Digging up old bones
AUGUSTO PINOCHET RESIDES COMFORTABLY IN A LONDON HOTEL WAITING TO DISCOVER IF HE WILL HAVE TO STAND TRIAL in Spain for the unpleasantness he orchestrated over two decades ago in Chile. Once the personal embodiment of the malevolence of authoritarian rule, Pinochet, now 83, has become transformed into a decrepit object lesson in the long memory of suffering and the patience of justice.
This appears to be the era of authoritarian atonement. A UN committee recently finished excavating the historical record in Guatemala. The old bones it has been uncovering—literally and figuratively—accuse the Guatemalan military of a Mayan genocide. In its report "Guatemala: Memory of Silence," the UN's Commission for Historical Clarification charges that over 90 percent of the human rights violations in Guatemala were committed by the army or agents of the state.
According to the report, this genocidal campaign had co-conspirators in the United States. Beginning with the CIA's 1954 ouster of President Jacobo Arbenz at the behest of the infamous United Fruit Company, the U.S. has been intimately involved with the authoritarian forces at work in the dark nights of Guatemalan history. The removal of Arbenz initiated more than 30 years of civil war in Guatemala. With training and intelligence assistance from the U.S., Guatemalan military and paramilitary forces have shown unspeakable brutality to Guatemala's indigenous people.
According to the report, "The Army's perception of Mayan communities as natural allies of the guerrillas contributed to . . . human rights violations perpetrated against them, demonstrating an aggressive racist component of extreme cruelty that led to the extermination en masse, of defenseless Mayan communities . . . including children, women and the elderly—through methods whose cruelty has outraged the moral conscience of the civilized world.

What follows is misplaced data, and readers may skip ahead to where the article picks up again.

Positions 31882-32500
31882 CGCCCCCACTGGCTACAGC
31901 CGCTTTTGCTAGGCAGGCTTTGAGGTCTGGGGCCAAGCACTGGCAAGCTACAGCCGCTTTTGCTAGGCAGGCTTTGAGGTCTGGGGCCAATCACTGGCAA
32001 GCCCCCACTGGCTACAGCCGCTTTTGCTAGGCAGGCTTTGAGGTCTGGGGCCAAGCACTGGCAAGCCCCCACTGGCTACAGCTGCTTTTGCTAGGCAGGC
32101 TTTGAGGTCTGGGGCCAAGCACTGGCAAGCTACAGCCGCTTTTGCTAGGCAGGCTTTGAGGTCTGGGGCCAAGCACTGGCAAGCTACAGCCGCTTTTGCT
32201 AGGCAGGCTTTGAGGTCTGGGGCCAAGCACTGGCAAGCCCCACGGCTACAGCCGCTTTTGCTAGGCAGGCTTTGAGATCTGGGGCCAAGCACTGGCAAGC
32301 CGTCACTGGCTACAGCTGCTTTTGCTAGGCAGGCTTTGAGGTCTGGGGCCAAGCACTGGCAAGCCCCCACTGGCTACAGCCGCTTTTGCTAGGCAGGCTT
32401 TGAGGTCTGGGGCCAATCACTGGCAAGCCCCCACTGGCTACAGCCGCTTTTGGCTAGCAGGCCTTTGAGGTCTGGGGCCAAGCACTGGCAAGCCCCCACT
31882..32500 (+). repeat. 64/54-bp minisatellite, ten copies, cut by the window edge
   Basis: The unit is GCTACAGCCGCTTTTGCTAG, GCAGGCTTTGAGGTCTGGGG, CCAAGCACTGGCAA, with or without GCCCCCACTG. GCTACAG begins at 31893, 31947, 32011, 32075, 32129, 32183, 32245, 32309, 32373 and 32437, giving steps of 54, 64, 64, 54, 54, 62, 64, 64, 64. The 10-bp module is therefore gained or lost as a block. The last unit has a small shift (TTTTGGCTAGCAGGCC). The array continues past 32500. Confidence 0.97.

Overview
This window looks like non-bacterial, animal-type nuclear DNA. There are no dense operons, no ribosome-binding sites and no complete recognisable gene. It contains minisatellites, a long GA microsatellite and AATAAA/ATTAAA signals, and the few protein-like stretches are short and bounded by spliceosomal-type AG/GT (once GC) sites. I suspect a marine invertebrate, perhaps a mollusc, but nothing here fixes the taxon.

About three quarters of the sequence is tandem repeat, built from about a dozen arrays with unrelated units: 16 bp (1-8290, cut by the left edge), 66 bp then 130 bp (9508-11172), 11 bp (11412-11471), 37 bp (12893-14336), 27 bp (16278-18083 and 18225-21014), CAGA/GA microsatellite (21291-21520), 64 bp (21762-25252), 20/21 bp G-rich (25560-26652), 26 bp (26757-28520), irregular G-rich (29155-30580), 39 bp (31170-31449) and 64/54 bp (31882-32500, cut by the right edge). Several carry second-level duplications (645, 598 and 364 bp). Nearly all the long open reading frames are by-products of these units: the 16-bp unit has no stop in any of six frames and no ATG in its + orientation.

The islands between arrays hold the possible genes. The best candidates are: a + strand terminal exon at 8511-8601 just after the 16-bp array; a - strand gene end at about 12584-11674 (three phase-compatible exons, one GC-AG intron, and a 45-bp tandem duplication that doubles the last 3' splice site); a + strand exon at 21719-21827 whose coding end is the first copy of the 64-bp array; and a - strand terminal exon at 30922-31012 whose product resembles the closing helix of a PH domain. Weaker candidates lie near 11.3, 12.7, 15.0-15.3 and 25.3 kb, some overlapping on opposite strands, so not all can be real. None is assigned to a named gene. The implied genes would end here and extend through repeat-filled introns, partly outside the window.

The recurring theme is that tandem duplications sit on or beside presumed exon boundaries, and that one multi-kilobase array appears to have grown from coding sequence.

"These massacres and the [state's] so-called scorched earth operations . . . resulted in the complete extermination of many Mayan communities." The commission notes: "particularly serious cruelty in many acts committed by agents of the State, especially members of the Army, in their operations against Mayan communities . . . . Acts such as the killing of defenseless children . . . the amputation of limbs; the impaling of victims . . . the extraction . . . of the viscera of victims who were still alive . . . were not only actions of extreme cruelty against the victims, but also morally degraded the perpetrators and those who inspired, ordered or tolerated these actions."
The report proceeds to document the use of rape, arbitrary executions, and the haunting disappearances that typified the counter-insurgency campaigns over the past 30 years in Guatemala. These so-called military campaigns in the end claimed perhaps 200,000 lives and drove thousands more into exile. They reached a horrific peak in the early 1980s when the Reagan administration chased its own ghosts in Central America.
Recently declassified CIA and diplomatic cables from Guatemala between 1966 and 1996 suggest occasional uneasiness among U.S. authorities after particularly savage escapades. That queasiness, however, was not enough to overcome official U.S. political dogma that dictated that, however poorly the Guatemalan military behaved, the social order they defended—one of extreme deprivation for the many and extreme comfort for a few—was somehow still preferable to a purported communist ascendancy in the region.
Such was the gruesome myopia of the Cold War. In this new era, the U.S. is to be credited for helping see this commission's work through. Soon after its release, President Clinton even offered an apology of sorts to the people of Guatemala for U.S. complicity in their long suffering. Setting the historical record straight, accounting at least in spirit for the many disappeared, makes a good start in the process of historical atonement for Cold War crimes in Central America.
And just as Pinochet and other policy warriors of the Cold War are now called to make atonement, so must the United States stand ready to make amends for its historical sins. In efforts to thwart whatever communist threat lived in Central America or in the minds of U.S. strategists, billions were invested in campaigns of unspeakable violence. A step toward our national penance now in Central America would be to offer at least as generous a commitment to peace.
Kevin Clarke is the Managing Editor of Online Products for Claretian Publications and a Contributing Editor to U.S. Catholic.All active news articles